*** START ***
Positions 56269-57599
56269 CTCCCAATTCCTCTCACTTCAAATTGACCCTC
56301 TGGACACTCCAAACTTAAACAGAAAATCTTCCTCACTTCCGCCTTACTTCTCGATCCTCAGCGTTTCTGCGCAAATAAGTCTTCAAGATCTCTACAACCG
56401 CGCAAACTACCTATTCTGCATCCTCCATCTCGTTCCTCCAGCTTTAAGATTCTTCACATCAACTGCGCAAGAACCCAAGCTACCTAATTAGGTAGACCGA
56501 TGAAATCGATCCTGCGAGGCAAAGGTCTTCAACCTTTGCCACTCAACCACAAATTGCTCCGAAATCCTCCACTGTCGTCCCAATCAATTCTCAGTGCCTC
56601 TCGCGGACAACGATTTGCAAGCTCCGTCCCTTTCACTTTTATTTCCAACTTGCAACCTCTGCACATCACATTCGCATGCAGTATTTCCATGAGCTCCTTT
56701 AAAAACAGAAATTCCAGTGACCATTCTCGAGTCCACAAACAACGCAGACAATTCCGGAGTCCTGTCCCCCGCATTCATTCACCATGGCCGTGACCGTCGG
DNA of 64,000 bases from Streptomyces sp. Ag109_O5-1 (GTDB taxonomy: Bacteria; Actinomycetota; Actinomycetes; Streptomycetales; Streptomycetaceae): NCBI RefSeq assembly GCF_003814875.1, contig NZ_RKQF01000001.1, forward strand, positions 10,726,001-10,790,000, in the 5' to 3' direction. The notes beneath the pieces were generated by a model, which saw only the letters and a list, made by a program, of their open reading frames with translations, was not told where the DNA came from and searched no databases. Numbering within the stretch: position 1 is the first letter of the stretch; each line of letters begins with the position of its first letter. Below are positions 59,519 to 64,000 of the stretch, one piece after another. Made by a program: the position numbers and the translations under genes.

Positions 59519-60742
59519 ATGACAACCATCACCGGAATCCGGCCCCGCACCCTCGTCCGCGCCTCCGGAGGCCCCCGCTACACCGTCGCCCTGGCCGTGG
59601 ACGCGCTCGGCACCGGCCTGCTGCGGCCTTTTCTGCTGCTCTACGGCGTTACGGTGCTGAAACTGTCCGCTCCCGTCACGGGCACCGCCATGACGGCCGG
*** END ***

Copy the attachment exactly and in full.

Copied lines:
Positions 56269-57599
56269 CTCCCAATTCCTCTCACTTCAAATTGACCCTC
56301 TGGACACTCCAAACTTAAACAGAAAATCTTCCTCACTTCCGCCTTACTTCTCGATCCTCAGCGTTTCTGCGCAAATAAGTCTTCAAGATCTCTACAACCG
56401 CGCAAACTACCTATTCTGCATCCTCCATCTCGTTCCTCCAGCTTTAAGATTCTTCACATCAACTGCGCAAGAACCCAAGCTACCTAATTAGGTAGACCGA
56501 TGAAATCGATCCTGCGAGGCAAAGGTCTTCAACCTTTGCCACTCAACCACAAATTGCTCCGAAATCCTCCACTGTCGTCCCAATCAATTCTCAGTGCCTC
56601 TCGCGGACAACGATTTGCAAGCTCCGTCCCTTTCACTTTTATTTCCAACTTGCAACCTCTGCACATCACATTCGCATGCAGTATTTCCATGAGCTCCTTT
56701 AAAAACAGAAATTCCAGTGACCATTCTCGAGTCCACAAACAACGCAGACAATTCCGGAGTCCTGTCCCCCGCATTCATTCACCATGGCCGTGACCGTCGG
DNA of 64,000 bases from Streptomyces sp. Ag109_O5-1 (GTDB taxonomy: Bacteria; Actinomycetota; Actinomycetes; Streptomycetales; Streptomycetaceae): NCBI RefSeq assembly GCF_003814875.1, contig NZ_RKQF01000001.1, forward strand, positions 10,726,001-10,790,000, in the 5' to 3' direction. The notes beneath the pieces were generated by a model, which saw only the letters and a list, made by a program, of their open reading frames with translations, was not told where the DNA came from and searched no databases. Numbering within the stretch: position 1 is the first letter of the stretch; each line of letters begins with the position of its first letter. Below are positions 59,519 to 64,000 of the stretch, one piece after another. Made by a program: the position numbers and the translations under genes.

Positions 59519-60742
59519 ATGACAACCATCACCGGAATCCGGCCCCGCACCCTCGTCCGCGCCTCCGGAGGCCCCCGCTACACCGTCGCCCTGGCCGTGG
59601 ACGCGCTCGGCACCGGCCTGCTGCGGCCTTTTCTGCTGCTCTACGGCGTTACGGTGCTGAAACTGTCCGCTCCCGTCACGGGCACCGCCATGACGGCCGG